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The health, beauty and ecosystem of our beaches is under threat

The driving cause for most of these problems is overdevelopment and poor coastal management. If no buildings crowded the shoreline, there would be no shoreline armoring, beach nourishment, threats to the beach fauna and flora or shoreline erosion problems.

Coastal Care Introduction

“Beach sand: so common, so complex, so perfect for sandcastles; and now it is a precious and vanishing resource.”

—Orrin H. Pilkey

Beaches are the most visited natural attraction on the planet. The coast attracts millions of vacationing people each year. People love the sand, the surf, the sea breeze, and the vacation ambiance so much that many come to the beach to stay. There is a magical feeling living near the ocean, but human migration towards the coast comes with a high environmental price tag.

A majority of the world’s population lives within 50 km of the coast and the projections are 75% by the year 2025. This strip of land represents only 3% of the total land mass of the planet. In this context, it is easier to understand the environmental impact. Over 70% of the earth is covered by water and with so many people living on the coast, we are polluting a major source of food, the oceans.

A beautiful undeveloped beach in Indonesia.

A beautiful undeveloped beach in Indonesia.

The loss of life and economic impacts of major storms – cyclones, typhoons, and hurricanes – and tsunamis would be reduced drastically if beaches were not developed. Unfortunately, recent examples of the problem are numerous: 1999 Indian cyclone Orissa (over 10,000 dead and $5 billion in damage), 2004 Indian Ocean tsumani (over 250,000 dead), 2005 Hurricane Katrina (over 1,800 killed and $80 billion in damage), and 2008 Hurricane Ike (over 30 killed and $30 billion in damage).

Today, the health, beauty, and ecosystem function of the world’s beaches are under threat and the driving causes for most of these problems are over-development and poor coastal management. If no buildings crowded the shoreline there would be no shoreline armoring, beach nourishment, threats to the beach fauna and flora or shoreline erosion problems.

It is important to distinguish between erosion and erosion problems. Erosion refers to the landward retreat of the shoreline. Most of the world’s shorelines are eroding, a very few are building out (accreting). There is no erosion problem, however, until someone builds something next to a shoreline. All over the world in remote areas, shorelines are slowly retreating and no one cares. In a global sense, our continents are slowly shrinking, and in a very real sense, erosion problems are man made. On a high-rise, condo-lined shoreline like those in Spain and the Florida coast, erosion is a huge problem and will only worsen in the future as sea level rise accelerates. Sea level rise will accelerate erosion of the shoreline and have a dramatic impact on our infrastructures, our economies, and our way of life.

Sea level rise is one of the most important causes of global shoreline erosion. If the coastline is developed, shoreline armoring is often used in an effort to save the buildings from the eroding shoreline. Once this begins, the beaches will degrade and eventually be lost. In the long-term, however, these armoring efforts are in vain. The ocean will continue to rise as the rate of sea level rise is expected to increase as the Greenland and Antarctic ice sheets continue to degrade. The situation is made worse now because beach houses and condominiums are being built closer to the ocean than they were 25 years ago. Many of us are familiar with images of large beach houses about to fall victim to the oceans simply from daily erosion accelerated by the ever rising sea.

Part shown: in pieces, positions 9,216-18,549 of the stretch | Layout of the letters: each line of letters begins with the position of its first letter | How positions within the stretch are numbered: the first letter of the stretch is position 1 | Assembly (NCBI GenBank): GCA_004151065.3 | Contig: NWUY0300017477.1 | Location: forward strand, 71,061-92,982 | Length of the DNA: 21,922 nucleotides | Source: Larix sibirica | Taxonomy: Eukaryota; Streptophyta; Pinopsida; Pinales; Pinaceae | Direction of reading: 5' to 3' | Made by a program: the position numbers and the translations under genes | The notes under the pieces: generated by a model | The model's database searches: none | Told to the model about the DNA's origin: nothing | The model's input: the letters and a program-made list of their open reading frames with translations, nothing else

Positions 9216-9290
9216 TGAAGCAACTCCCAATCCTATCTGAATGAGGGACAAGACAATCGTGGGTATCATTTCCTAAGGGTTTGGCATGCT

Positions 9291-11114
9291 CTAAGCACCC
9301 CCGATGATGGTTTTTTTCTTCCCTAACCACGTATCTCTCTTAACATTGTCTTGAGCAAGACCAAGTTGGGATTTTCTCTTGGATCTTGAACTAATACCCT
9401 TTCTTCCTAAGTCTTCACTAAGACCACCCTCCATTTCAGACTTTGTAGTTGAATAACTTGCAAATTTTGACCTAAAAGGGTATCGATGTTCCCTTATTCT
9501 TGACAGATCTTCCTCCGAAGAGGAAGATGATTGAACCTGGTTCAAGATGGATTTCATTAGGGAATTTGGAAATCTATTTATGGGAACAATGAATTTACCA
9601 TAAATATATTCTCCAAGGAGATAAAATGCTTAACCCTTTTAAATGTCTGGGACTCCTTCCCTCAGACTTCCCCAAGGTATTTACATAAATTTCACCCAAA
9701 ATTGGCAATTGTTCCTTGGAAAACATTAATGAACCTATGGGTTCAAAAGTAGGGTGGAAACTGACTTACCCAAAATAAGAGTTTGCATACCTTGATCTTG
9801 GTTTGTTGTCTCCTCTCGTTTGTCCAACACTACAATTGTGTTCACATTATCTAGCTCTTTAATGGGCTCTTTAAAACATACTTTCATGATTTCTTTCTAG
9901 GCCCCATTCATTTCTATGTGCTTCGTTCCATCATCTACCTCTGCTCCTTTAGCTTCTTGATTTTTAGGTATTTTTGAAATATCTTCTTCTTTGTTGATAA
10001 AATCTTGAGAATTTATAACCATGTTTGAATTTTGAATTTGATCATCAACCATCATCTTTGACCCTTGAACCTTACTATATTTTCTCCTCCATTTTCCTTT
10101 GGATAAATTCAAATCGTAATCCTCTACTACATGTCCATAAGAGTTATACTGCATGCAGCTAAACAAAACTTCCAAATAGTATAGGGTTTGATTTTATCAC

The work of the Santa Aguila Foundation will emphasize the impacts of sand mining and shoreline armoring: the first because the effects of sand mining have been largely ignored on a global scale and the latter due to its overwhelming negative impacts on the world’s beaches.


Surfing in / Inform

Oil On canvas

The oil prints featured in this video were made with birds killed by the Rena oil spill. It is hoped that Oil On Canvas exhibition can serve as a memorial to the creatures that lost their lives and as a stark reminder of the devastation an oil spill can cause, and warning against the far greater risk posed by deep sea oil drilling.

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Haiti’s Unnatural Floods

The nearly complete deforestation of Haiti has caused countless problems for the country, the people, and its biodiversity.

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Deep Gulf Drilling Thrives 18 mos. After BP Spill

Two hundred miles off the coast of Texas, ribbons of pipe are reaching for oil and natural gas deeper below the ocean’s surface than ever before.

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Oil Washes Ashore in Nigeria

News, Pollution
Jan
2

Nigerian villagers and environmental groups say that oil washing up on the coast must be from the recent Royal Dutch Shell loading accident, which caused the biggest offshore spill in the country’s waters in 13 years. Shell denies that the oil is from the spill, saying its dispersal efforts prevented any of that crude from washing ashore.